From 25 May, firms will have to have the explicit consent of customers in order to store any cookies. The law is being introduced by the European Commission as part of an amendment to the Privacy and Electronic Communications Directive.
Information commissioner Christopher Graham said that firms needed to make sure they were ready for the change and that, while it might cause some short-time upheaval, it would have long-term benefits.
"The Directive will come into force in less than two months' time and businesses and organisations running web sites in the UK must wake up to the fact that this is happening," he said.
"While the rollout of this new law will be a challenge, it will have positive benefits as it will give people more choice and control over what information businesses and other organisations can store and access from consumers' own computers."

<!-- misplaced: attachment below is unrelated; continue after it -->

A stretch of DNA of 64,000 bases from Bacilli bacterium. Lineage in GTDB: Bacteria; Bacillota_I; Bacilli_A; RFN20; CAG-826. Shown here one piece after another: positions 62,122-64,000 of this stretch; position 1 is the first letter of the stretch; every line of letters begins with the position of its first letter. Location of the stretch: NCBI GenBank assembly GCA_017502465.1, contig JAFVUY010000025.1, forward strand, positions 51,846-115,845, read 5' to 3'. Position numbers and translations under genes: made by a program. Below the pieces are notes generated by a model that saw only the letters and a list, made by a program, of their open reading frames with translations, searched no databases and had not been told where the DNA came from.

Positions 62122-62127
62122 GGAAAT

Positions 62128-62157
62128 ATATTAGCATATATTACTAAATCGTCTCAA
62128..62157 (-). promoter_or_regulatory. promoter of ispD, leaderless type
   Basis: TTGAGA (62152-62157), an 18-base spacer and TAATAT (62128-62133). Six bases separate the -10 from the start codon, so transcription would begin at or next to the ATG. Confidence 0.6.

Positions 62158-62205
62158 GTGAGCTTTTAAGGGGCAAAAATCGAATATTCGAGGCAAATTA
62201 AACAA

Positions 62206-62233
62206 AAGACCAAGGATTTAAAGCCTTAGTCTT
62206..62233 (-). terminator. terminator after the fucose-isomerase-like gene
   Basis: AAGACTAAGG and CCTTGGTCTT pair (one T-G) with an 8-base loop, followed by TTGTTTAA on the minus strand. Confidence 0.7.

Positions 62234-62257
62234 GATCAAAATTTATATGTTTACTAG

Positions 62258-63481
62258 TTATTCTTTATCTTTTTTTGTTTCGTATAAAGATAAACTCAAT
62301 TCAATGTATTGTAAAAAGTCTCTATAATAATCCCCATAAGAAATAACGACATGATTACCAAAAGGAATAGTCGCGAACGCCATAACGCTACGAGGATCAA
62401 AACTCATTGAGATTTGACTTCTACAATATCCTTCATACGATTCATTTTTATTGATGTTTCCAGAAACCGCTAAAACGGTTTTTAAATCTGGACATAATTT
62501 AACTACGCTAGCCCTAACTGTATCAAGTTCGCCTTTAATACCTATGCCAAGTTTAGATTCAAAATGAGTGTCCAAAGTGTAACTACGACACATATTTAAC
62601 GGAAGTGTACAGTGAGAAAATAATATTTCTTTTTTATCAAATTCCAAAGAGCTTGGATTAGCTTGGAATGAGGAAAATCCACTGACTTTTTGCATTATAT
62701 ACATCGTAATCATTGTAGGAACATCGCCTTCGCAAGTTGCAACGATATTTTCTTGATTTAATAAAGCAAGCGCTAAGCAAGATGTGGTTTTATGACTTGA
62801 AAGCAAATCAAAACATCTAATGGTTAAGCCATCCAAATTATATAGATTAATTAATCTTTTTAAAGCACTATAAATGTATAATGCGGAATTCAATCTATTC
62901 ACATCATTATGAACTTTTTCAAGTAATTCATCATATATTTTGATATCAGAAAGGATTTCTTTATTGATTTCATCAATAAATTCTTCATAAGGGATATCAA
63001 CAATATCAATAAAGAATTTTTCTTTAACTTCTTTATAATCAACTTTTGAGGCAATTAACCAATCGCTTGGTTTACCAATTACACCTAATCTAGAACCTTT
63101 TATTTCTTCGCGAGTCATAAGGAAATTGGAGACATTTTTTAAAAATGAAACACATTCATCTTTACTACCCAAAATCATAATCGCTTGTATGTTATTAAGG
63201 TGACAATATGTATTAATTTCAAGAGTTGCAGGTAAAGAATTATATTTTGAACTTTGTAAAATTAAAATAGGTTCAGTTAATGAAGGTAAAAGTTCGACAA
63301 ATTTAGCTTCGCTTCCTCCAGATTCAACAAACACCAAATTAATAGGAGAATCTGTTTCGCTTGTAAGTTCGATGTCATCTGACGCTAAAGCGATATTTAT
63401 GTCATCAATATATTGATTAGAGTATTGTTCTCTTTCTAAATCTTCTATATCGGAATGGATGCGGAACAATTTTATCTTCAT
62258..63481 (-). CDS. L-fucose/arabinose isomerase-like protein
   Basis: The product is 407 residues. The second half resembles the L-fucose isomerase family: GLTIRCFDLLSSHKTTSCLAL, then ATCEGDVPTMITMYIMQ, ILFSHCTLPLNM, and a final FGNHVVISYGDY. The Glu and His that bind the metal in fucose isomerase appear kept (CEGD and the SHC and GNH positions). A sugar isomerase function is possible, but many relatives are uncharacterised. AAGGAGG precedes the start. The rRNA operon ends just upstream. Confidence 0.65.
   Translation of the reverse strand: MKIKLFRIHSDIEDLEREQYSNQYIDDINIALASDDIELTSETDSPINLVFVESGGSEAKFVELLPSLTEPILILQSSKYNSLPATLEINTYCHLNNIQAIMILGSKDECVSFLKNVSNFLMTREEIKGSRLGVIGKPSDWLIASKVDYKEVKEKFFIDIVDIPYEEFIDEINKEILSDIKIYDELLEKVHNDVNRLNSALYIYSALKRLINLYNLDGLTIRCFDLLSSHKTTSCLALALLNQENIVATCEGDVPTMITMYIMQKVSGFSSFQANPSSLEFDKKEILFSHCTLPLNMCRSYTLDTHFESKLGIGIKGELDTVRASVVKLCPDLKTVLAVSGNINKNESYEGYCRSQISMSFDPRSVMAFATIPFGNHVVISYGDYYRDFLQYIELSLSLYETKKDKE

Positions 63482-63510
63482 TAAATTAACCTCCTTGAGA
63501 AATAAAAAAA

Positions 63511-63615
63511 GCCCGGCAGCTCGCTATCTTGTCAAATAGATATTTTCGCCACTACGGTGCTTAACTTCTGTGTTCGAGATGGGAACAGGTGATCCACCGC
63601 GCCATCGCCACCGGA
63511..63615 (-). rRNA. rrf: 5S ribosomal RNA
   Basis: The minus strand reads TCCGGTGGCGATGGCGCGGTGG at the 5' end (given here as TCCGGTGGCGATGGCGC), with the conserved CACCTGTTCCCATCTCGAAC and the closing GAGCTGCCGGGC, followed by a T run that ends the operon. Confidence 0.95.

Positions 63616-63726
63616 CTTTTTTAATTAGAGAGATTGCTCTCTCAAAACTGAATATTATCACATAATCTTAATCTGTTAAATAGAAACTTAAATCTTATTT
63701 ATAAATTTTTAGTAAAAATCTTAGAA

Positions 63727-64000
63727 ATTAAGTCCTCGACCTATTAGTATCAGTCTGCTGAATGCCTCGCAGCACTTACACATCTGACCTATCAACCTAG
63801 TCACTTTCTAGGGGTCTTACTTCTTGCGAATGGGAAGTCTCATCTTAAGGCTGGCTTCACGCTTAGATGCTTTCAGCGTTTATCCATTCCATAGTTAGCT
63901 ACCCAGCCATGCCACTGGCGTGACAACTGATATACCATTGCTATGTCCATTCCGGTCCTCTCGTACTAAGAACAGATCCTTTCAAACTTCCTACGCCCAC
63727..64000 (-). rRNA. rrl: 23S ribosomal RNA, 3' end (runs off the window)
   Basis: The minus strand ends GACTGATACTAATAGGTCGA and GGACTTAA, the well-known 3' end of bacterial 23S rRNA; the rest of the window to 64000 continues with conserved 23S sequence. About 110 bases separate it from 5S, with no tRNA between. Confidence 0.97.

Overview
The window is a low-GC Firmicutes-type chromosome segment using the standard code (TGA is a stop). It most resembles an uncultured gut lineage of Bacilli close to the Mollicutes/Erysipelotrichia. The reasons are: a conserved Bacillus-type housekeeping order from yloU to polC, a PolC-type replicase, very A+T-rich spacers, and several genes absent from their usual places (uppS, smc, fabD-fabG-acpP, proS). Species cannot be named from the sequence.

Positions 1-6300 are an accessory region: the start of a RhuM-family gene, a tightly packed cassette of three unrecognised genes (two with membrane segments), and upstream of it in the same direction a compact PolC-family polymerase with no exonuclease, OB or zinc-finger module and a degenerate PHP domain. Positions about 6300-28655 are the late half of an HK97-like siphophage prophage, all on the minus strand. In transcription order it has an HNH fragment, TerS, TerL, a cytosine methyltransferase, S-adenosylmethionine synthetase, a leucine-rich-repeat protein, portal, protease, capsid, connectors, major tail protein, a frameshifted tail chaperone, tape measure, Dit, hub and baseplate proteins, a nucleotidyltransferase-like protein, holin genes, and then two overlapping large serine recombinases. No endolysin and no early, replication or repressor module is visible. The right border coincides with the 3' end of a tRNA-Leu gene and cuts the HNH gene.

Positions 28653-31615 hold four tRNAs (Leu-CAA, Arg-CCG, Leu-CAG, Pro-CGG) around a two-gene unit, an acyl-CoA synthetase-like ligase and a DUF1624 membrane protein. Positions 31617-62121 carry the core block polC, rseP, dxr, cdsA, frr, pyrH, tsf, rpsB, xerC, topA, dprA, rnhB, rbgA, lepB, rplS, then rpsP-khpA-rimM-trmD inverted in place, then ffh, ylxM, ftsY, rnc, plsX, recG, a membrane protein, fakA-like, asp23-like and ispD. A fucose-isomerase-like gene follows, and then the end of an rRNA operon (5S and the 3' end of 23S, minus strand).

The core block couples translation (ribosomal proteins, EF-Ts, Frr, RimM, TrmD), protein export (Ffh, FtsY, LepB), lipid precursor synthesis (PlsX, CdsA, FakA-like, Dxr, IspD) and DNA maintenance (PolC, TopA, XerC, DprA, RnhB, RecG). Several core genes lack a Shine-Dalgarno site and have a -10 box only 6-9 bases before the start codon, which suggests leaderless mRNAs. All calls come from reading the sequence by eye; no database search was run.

Graham added that the ICO, government and businesses are discussing ways in which changes could be made as simply as possible, including the possible use of setting cookie approvals through browser settings.
However, while the ICO is alerting businesses to this change, the Department for Media, Culture and Sport, which is charged with handling such matters, has said that the watchdog will go easy on firms that are slow to implement the necessary systems.
"We recognise that work will not be complete by the implementation deadline. The government is clear that it will take time for meaningful solutions to be developed, evaluated and rolled out," said communications minister Ed Vaizey.
Graham's comments were made at the ICO's annual Data Protection Officer Conference in Manchester on Tuesday.
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